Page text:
On the "Rashid" thread (which I must confess I re-read this morning as I don't quite know what to think about it all now), I responded to a question about Mason Crane and why he would most likely be on the plane to Australia. My answer was that he is regarded as "the next big thing" and that this pursuit of the youthful mystery spinner has been the dominant England approach since at least the days of Richard Dawson and Chris Schofield (and more recently in the days of Simon Kerrigan and Danny Briggs), but it hasn't been noticeably successful.
The old orthodoxy is quite well expressed by Alec Bedser (or his ghostwriter), who in 1952 wrote: "Because of this necessity for more accuracy, which can only come from long practice and experience, it will be found that slow bowlers, especially in English cricket, usually come to prominence later in life. J. C. White, T. W Goddard, C. Parker and Hedley Verity, to name just a few of the really great slow bowlers, did not gain real recognition until they were approaching thirty years of age." (Bowling, p. 42).
The best of the recent England spinners, Swann, wasn't really a regular member of the team until the age of around 28-29, though he had been involved in the England set-up at a much younger age. It seems that if you aren't somewhere in the mix at an early stage, it's very difficult to break through in later life. Hence Gareth Batty seems to get the occasional "recall" every five years or so, whereas a player like Gary Keedy, who I always thought was a more menacing bowler, never got a look-in. Where there have occasionally been exceptions to this "rule" - e.g. Shaun Udal - I don't think the results were bad, but the rule seems to have remained in place.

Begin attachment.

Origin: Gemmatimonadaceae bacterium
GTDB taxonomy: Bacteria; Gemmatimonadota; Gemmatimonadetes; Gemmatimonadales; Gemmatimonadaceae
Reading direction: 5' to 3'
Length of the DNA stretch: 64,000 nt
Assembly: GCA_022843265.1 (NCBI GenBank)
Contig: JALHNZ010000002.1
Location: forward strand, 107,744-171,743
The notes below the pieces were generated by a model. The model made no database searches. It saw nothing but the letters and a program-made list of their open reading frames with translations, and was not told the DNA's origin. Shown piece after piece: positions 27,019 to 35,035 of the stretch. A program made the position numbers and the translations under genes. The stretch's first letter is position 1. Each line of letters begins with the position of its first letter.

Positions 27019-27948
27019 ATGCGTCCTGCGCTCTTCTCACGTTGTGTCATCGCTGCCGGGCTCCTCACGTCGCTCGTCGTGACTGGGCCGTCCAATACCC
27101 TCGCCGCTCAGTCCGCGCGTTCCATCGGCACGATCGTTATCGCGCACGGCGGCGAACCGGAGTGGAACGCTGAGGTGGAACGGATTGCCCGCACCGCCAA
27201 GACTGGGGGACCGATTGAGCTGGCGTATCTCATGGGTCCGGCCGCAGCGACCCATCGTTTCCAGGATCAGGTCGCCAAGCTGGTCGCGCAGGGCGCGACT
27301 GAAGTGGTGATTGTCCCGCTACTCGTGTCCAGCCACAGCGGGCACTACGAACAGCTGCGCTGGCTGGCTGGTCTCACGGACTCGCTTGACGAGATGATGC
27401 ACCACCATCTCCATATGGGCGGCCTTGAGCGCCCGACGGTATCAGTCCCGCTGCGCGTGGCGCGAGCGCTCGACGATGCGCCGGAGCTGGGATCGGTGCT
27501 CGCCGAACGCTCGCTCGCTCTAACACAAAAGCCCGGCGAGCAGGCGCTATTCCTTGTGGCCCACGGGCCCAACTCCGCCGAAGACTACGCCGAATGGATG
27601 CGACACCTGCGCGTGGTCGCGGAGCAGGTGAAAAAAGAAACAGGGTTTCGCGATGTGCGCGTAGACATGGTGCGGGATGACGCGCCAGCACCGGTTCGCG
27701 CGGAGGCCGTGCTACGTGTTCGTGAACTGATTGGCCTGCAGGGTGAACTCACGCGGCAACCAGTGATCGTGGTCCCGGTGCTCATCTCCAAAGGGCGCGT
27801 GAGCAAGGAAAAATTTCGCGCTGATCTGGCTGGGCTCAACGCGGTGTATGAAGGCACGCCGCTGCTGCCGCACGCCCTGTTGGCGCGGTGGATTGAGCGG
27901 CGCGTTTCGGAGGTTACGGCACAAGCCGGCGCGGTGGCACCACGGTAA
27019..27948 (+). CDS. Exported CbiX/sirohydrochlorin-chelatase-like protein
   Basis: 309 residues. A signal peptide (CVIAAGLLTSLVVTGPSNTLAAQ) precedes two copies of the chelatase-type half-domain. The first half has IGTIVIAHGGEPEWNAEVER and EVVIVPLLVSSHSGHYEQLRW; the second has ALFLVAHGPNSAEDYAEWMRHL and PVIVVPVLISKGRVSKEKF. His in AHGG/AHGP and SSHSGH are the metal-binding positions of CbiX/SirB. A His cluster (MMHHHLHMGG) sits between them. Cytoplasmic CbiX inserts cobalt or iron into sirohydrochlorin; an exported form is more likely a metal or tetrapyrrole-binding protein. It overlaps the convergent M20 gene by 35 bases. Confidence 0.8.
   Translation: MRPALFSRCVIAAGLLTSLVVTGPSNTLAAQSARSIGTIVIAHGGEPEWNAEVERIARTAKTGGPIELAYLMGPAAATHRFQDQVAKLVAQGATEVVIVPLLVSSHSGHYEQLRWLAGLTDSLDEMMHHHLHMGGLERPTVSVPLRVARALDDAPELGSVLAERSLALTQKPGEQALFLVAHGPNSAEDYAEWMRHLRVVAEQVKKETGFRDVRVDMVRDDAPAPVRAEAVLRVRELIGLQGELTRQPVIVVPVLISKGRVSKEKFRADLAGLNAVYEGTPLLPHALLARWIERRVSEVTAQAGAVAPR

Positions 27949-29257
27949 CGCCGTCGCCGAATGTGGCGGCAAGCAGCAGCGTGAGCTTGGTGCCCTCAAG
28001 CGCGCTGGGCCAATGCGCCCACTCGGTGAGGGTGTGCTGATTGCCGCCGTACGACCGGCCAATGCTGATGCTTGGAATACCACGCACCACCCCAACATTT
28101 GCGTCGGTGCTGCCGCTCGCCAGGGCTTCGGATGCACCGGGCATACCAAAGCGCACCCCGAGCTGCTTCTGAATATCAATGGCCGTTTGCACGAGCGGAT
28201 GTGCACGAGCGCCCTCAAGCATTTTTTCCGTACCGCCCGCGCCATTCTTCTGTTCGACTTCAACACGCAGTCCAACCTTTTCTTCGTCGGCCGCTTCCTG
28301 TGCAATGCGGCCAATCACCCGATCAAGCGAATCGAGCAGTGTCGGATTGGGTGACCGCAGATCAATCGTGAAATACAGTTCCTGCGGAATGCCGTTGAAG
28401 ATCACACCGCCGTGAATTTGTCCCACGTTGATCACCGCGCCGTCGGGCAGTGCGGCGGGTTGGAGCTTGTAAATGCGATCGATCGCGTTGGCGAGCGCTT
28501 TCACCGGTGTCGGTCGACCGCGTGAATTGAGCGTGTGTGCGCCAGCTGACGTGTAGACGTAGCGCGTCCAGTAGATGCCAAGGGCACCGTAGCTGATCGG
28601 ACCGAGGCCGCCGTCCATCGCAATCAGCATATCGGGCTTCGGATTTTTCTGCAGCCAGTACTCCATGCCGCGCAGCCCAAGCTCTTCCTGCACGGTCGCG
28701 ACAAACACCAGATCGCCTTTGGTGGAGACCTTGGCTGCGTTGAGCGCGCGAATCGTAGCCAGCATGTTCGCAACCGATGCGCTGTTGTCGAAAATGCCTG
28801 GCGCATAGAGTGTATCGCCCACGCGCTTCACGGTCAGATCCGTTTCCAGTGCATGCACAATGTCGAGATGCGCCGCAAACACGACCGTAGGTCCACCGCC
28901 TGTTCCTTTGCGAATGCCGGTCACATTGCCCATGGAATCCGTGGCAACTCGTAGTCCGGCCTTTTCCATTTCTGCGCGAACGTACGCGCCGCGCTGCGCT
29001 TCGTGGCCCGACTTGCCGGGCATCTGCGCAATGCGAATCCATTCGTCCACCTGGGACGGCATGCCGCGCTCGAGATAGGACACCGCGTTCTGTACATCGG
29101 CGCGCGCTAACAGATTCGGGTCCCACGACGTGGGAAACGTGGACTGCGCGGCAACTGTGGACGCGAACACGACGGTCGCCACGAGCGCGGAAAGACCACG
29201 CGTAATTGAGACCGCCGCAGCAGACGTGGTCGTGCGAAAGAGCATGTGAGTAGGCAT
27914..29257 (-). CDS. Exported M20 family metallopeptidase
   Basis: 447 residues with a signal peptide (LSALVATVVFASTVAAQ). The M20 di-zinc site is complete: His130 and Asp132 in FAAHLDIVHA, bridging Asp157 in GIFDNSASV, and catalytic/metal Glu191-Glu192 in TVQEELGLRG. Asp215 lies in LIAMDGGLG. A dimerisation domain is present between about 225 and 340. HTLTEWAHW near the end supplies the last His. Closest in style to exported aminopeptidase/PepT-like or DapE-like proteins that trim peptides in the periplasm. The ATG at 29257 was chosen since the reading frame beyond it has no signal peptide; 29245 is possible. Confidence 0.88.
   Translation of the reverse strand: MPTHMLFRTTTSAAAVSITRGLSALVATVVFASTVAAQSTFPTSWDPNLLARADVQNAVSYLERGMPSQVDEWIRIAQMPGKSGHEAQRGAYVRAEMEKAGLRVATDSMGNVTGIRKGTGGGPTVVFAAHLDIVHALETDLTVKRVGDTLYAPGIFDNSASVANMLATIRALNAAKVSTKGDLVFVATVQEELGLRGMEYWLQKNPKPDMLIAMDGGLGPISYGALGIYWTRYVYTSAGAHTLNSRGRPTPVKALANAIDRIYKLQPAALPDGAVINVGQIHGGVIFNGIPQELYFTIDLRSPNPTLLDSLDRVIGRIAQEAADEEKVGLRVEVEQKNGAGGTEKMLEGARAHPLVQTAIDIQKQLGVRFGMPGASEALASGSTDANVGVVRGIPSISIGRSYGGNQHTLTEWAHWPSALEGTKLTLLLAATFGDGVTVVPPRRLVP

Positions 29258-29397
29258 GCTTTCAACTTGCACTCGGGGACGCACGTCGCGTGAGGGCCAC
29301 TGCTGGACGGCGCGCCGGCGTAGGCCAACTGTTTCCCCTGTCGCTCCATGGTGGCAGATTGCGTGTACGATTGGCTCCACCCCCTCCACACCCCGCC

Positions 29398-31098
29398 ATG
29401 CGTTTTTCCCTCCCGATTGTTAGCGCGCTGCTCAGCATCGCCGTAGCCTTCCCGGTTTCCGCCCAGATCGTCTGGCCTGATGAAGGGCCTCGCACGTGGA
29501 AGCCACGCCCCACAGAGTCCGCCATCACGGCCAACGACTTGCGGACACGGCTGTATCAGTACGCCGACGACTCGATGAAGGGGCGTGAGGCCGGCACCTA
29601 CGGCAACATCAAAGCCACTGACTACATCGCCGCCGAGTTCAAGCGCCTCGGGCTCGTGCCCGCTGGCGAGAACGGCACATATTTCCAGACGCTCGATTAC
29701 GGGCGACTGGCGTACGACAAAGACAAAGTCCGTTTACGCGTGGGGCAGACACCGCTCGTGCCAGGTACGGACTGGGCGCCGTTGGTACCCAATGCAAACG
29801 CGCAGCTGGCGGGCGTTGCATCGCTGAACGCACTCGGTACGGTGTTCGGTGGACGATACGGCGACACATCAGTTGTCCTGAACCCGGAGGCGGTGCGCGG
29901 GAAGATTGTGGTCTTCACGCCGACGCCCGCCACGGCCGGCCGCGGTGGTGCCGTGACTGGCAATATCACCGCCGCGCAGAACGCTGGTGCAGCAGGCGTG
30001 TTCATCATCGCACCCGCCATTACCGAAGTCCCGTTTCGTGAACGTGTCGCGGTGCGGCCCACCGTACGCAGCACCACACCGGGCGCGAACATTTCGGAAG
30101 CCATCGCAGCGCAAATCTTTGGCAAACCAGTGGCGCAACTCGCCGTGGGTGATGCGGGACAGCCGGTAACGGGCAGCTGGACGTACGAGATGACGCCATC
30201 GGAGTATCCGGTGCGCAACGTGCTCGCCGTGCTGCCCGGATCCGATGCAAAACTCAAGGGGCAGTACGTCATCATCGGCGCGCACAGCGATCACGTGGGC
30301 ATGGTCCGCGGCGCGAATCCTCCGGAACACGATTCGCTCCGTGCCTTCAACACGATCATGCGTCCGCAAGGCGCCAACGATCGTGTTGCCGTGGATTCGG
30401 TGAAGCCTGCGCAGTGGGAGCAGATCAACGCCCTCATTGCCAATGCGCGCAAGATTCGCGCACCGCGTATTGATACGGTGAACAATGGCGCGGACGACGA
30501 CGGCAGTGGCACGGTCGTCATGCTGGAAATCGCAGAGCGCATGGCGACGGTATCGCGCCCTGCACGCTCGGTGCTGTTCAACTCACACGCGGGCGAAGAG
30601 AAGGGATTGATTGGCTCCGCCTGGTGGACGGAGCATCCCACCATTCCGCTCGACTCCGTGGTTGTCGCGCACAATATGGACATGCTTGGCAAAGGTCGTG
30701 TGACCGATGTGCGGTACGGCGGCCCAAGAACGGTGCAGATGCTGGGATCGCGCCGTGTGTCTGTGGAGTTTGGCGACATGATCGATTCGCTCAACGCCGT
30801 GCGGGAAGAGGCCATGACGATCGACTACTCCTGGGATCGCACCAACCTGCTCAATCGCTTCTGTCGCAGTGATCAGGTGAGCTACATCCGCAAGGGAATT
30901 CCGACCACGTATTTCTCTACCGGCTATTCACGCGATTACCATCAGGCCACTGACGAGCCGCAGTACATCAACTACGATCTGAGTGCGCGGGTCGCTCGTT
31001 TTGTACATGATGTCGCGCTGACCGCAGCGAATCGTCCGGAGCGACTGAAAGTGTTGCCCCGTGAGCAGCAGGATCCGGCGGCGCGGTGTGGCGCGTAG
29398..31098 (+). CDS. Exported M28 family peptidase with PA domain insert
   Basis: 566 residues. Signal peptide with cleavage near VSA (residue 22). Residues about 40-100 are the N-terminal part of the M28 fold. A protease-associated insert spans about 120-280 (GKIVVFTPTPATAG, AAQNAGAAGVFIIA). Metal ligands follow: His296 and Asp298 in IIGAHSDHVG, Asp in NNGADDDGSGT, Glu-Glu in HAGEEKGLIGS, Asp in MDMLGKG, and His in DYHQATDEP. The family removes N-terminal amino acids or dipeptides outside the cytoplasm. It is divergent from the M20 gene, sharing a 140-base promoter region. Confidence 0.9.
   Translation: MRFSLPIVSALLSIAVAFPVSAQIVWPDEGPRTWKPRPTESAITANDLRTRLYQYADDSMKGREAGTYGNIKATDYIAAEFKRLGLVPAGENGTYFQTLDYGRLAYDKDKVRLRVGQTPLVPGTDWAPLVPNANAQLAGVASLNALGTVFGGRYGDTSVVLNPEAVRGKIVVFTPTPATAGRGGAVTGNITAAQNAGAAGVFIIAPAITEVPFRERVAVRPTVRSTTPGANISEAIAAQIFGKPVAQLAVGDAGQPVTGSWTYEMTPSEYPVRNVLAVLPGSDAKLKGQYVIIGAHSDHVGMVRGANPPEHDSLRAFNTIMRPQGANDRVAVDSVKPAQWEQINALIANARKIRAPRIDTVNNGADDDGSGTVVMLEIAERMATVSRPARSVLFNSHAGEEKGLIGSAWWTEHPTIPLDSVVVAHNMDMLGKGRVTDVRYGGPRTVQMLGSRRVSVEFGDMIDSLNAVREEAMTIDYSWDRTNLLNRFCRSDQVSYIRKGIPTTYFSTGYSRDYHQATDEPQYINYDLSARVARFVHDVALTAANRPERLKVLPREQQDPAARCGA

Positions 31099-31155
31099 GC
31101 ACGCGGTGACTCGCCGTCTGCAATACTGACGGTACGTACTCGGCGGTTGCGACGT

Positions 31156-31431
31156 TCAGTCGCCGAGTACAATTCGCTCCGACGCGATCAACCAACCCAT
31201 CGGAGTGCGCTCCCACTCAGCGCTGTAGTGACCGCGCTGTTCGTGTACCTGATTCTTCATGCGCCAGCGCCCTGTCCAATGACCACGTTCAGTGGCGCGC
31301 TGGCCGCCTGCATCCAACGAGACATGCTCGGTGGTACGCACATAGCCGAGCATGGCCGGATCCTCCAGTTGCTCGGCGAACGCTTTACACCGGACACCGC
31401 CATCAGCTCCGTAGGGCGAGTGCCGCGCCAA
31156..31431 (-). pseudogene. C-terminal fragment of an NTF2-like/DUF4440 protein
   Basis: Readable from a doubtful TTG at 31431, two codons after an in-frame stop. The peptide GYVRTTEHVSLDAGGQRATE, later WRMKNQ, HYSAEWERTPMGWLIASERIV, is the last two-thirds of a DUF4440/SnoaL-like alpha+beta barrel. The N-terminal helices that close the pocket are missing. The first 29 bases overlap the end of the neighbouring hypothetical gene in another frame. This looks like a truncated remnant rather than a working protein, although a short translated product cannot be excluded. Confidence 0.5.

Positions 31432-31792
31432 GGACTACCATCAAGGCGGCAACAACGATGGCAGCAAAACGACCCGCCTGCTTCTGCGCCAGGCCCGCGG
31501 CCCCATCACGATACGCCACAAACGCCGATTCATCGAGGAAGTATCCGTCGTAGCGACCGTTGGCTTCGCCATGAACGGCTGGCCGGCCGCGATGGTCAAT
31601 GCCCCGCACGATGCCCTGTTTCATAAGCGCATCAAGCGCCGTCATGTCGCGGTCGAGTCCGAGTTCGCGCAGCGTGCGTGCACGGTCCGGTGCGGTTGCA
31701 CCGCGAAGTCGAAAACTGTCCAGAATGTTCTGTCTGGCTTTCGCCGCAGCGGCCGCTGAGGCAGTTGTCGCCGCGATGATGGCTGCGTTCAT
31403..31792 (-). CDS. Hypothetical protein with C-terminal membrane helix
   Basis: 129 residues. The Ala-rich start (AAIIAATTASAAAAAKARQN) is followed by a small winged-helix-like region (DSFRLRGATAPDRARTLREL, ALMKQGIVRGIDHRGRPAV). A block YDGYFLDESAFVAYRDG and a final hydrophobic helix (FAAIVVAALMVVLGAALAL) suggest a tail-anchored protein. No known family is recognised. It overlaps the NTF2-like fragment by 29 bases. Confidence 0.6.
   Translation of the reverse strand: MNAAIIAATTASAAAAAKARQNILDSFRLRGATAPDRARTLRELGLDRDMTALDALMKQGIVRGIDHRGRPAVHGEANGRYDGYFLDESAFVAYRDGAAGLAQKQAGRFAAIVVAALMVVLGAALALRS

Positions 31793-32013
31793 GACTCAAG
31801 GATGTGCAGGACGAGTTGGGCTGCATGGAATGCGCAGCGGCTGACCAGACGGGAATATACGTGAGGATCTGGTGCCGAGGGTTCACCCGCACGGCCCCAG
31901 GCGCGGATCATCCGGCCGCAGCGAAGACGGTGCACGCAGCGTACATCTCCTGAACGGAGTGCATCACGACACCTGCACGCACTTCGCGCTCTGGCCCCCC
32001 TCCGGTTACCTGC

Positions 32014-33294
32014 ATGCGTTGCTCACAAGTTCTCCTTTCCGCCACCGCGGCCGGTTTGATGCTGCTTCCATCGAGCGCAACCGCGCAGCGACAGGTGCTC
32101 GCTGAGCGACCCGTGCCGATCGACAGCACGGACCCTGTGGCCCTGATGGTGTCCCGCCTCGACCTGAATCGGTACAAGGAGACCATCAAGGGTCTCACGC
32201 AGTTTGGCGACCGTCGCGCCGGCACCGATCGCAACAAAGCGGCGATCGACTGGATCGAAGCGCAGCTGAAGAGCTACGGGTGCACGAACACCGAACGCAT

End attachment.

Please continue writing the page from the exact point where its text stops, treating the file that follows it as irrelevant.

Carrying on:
Selection's a highly selective matter, but where the whole set-up is geared to a particular pattern - especially when it's a pattern that isn't based on historical evidence - the chances are it will grind down and demoralize talented people who might have quite a lot to contribute. It seems, for example, that Jack Leach at 26 no longer interests the selectors, whereas there's apparently some excitement about his younger colleague Dom Bess who has just turned 20. I hope I'm wrong, but my suspicion is that the "next big thing" pattern seems set to perpetuate itself without bringing any great success.
The Verdict on Sky yesterday had a selection panel comprising Gower, Atherton, Botham, Hussain and Warne picking the England party to tour Australia this winter. When it came to picking a second spinner both Atherton and Hussein were sceptical about picking Crane as it would be purely on potential rather than on what he has actually shown as his figures are nothing startling. Atherton reckons that potential is a poor reason for picking someone. Both of them couldn't see what Rashid had done wrong given his record for England last winter to seemingly drop out of contention and would have taken him.

Warne would take Crane because he reckoned you need a bit of "mystery" as a spinner in Australia and he reckoned that as Root has seen Rashid at close quarters for both Yorkshire and England there must be some deficiency about him which the England management have seen which the general cricket watcher is not privy to.

Botham would have taken Leach.

A lot of the national newspaper cricket writers seem to "big up" Crane because they say he has some form of "x-factor" - whatever that is.